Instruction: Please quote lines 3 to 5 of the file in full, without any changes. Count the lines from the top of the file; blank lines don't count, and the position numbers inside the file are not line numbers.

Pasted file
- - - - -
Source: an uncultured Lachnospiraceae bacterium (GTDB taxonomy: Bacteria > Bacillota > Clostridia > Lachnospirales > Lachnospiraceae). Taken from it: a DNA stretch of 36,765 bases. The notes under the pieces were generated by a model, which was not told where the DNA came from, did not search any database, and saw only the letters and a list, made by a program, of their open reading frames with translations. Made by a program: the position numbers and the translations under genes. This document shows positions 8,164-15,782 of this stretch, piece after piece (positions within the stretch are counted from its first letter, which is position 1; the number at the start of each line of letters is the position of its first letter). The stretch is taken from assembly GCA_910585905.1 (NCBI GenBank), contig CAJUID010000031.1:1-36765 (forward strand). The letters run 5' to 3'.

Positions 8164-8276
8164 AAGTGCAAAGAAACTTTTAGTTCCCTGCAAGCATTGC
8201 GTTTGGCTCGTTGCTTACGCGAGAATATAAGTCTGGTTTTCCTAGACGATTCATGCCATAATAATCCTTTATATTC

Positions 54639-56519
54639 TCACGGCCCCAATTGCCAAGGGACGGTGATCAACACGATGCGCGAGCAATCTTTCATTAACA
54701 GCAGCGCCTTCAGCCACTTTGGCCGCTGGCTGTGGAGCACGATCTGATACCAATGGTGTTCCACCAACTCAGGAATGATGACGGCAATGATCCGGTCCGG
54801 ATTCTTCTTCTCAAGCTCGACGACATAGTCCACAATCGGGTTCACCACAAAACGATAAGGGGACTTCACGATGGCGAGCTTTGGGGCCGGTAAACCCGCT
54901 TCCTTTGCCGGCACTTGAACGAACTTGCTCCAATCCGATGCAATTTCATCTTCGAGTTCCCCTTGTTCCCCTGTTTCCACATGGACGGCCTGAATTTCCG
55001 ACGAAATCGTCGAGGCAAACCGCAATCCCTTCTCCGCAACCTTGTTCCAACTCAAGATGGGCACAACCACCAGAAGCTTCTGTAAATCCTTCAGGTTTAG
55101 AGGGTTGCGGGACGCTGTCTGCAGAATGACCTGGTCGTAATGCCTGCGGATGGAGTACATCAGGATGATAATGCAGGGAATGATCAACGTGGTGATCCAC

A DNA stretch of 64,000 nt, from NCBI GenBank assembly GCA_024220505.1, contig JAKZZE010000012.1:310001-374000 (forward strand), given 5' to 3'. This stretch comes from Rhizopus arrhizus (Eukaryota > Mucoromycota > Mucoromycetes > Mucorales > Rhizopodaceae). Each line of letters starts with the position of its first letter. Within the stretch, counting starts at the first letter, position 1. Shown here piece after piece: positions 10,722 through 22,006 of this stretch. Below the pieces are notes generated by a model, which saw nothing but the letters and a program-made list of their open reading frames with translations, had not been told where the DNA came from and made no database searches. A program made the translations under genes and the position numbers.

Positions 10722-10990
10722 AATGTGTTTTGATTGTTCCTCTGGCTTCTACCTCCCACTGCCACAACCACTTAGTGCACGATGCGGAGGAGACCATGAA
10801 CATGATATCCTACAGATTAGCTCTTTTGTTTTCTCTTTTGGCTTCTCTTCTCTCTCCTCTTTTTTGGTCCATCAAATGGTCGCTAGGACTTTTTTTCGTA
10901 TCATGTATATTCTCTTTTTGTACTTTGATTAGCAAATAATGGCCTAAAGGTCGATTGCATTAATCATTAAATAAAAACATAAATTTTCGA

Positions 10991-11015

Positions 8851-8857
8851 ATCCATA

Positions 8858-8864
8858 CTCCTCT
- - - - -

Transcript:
8164 AAGTGCAAAGAAACTTTTAGTTCCCTGCAAGCATTGC
8201 GTTTGGCTCGTTGCTTACGCGAGAATATAAGTCTGGTTTTCCTAGACGATTCATGCCATAATAATCCTTTATATTC

Positions 54639-56519